This program (LLB (Honours)) is not available for enrolment. It cannot be studied as a single stand alone degree.
This program is for LLB students who commenced their LLB studies in or after 2015 who wish to graduate with an LLB (Honours) degree. Please see the list of LLB (Honours) programs below.
LLB students who commenced their LLB studies before 2015 who wish to graduate with an LLB (Honours) should consult the Faculty website.
Admission into the LLB (Honours) programs is via the Faculty of Law.
The LLB (Honours) is for high-achieving LLB students. While most of the requirements are identical to the LLB, what distinguishes the LLB (Honours) program is the requirement to undertake a mandatory, independent research project. Like the LLB, it must be undertaken as part of a double degree.
Learning Outcomes 1.Conduct legal research and writing, including by having planned and executed project work and/or a piece of research and scholarship with some independence, for example:
Professional research skills,
Academic research skills,
Extended writing (at least three research assessment tasks with a word length of 3,000 words or more, or a research thesis),
Learning Outcomes 2.Show that they have developed an understanding of research-based learning and demonstrate analytical skills, through the planning and execution of a piece of research or a professional project with some independence.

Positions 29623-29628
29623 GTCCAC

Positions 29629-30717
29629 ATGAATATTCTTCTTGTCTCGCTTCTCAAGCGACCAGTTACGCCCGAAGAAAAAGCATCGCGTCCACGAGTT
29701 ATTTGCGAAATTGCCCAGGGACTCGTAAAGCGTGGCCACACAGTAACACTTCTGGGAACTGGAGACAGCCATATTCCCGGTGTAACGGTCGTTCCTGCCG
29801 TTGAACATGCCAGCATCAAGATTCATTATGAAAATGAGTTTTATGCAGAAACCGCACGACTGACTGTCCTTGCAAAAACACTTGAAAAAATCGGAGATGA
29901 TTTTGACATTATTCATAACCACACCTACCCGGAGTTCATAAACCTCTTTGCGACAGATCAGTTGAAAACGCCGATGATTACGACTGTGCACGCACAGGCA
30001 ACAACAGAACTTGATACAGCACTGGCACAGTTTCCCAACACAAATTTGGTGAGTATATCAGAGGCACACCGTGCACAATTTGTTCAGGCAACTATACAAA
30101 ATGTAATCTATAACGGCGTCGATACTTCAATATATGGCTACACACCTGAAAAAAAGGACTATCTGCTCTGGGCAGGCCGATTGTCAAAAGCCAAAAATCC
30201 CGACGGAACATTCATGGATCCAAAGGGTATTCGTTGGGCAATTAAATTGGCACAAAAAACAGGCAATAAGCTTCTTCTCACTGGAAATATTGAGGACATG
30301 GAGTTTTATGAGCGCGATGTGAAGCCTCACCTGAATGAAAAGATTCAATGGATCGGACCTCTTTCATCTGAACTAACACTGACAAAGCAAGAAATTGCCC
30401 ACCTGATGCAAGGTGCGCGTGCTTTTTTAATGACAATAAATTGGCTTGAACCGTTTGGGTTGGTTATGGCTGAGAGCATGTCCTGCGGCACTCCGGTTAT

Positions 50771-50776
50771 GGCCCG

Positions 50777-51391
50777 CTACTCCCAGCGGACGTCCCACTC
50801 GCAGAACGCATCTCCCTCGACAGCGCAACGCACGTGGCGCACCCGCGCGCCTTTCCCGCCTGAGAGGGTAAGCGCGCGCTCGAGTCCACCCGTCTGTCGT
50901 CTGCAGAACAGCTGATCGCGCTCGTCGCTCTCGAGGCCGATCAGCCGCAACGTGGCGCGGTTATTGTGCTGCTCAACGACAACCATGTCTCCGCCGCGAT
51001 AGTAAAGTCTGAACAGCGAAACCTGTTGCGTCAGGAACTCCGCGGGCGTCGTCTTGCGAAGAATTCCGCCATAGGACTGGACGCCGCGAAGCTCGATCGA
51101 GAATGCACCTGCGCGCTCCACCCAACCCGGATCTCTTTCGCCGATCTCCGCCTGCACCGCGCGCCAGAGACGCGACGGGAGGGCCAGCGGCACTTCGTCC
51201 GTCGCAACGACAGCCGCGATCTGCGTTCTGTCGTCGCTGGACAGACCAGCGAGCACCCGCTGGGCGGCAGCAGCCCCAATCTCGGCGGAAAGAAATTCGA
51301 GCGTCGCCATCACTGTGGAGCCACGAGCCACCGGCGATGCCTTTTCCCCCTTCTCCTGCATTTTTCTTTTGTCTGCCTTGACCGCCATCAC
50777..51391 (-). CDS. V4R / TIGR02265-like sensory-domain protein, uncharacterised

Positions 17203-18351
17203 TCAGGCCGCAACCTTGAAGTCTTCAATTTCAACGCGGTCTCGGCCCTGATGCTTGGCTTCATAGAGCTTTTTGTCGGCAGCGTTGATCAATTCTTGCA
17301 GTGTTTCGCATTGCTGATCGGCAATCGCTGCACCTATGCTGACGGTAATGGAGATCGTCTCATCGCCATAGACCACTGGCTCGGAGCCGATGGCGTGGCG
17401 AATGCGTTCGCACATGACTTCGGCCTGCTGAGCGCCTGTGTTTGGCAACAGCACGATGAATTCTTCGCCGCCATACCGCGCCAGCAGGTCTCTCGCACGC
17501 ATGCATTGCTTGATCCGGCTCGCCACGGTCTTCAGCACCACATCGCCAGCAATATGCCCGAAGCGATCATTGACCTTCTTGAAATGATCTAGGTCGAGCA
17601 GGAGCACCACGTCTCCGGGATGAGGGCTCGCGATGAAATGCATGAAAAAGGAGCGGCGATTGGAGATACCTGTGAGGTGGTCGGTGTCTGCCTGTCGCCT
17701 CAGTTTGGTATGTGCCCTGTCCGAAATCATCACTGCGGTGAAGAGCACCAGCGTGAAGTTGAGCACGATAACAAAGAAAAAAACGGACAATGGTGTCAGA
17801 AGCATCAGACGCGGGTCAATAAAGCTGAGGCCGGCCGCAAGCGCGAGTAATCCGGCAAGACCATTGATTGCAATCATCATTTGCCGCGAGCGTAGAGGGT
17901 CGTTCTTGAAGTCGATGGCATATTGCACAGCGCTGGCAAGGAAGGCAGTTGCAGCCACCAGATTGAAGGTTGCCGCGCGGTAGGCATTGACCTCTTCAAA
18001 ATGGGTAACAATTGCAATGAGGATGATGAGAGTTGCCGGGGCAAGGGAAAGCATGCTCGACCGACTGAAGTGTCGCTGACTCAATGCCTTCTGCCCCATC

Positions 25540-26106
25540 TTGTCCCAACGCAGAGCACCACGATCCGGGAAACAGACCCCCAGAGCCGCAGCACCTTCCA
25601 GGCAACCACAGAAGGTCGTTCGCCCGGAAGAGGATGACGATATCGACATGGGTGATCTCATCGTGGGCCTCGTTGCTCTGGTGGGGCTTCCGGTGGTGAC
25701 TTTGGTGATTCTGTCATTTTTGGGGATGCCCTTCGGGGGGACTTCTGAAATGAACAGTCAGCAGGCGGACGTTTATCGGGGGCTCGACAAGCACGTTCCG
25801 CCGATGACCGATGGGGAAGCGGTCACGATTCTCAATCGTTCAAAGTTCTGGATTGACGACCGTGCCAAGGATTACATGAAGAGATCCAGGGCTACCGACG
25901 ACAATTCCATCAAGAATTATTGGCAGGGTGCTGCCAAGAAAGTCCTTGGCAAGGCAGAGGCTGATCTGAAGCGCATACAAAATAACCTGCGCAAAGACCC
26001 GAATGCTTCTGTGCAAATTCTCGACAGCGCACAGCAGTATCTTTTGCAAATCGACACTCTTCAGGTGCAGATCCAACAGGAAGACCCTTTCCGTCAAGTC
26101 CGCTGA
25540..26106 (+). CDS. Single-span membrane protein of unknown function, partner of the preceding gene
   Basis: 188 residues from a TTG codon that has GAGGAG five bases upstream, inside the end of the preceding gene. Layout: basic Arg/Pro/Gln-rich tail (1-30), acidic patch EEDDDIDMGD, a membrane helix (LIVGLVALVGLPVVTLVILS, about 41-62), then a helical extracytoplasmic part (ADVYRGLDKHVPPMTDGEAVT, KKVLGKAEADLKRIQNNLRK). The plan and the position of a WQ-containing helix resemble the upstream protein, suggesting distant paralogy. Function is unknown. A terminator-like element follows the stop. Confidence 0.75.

Learning Outcomes 3.Demonstrate an understanding and appreciation of legal knowledge in its broader contexts, for example:
Fundamental areas of legal knowledge for practice in NSW,
Understanding of the Australian legal system,
Contextual disciplinary understanding,
Theoretical perspectives underlying principles and concepts,
International and comparative approaches to law,
Awareness of other jurisdictions and legal systems and understanding of their impact on local jurisdictions,
Awareness of global legal practice,
Broader contexts of law and legal practice,
Race and diversity based issues,
Poverty and social inequity/class based issues,
Employer/employee power imbalances,
Gender and sexuality based issues,
Ethical and professional responsibilities and rules,
Relationship between law and ethics, and theories of ethics applicable to legal practice.
Learning Outcomes 4.Demonstrate an understanding and appreciation of indigenous legal issues, for example:
Historical and continuing impact of the law on Indigenous Australians,
Indigenous rights, sovereignty and recognition in the Constitution,
Interactions with legal professionals and enforcement officers,
Indigenous laws and justice mechanisms,
Cross-cultural communication issues.
Learning Outcomes 5.Demonstrate an understanding and appreciation of principles of justice and the rule of law, for example:
Tensions between law and justice/morality,
Distributive justice, including social justice,
Justice as desert and retributive justice,
Restorative justice and ADR,
Legal protection of rights, including by the Constitution,
Legal practitioners' duties to clients, the court and society,
Due process and natural justice,
The maintenance and operation of the rule of law,
Constraints upon government power and the review and correction of government decisions,
The rule of law in context.
Learning Outcomes 6.Interpret and analyse statutes, for example: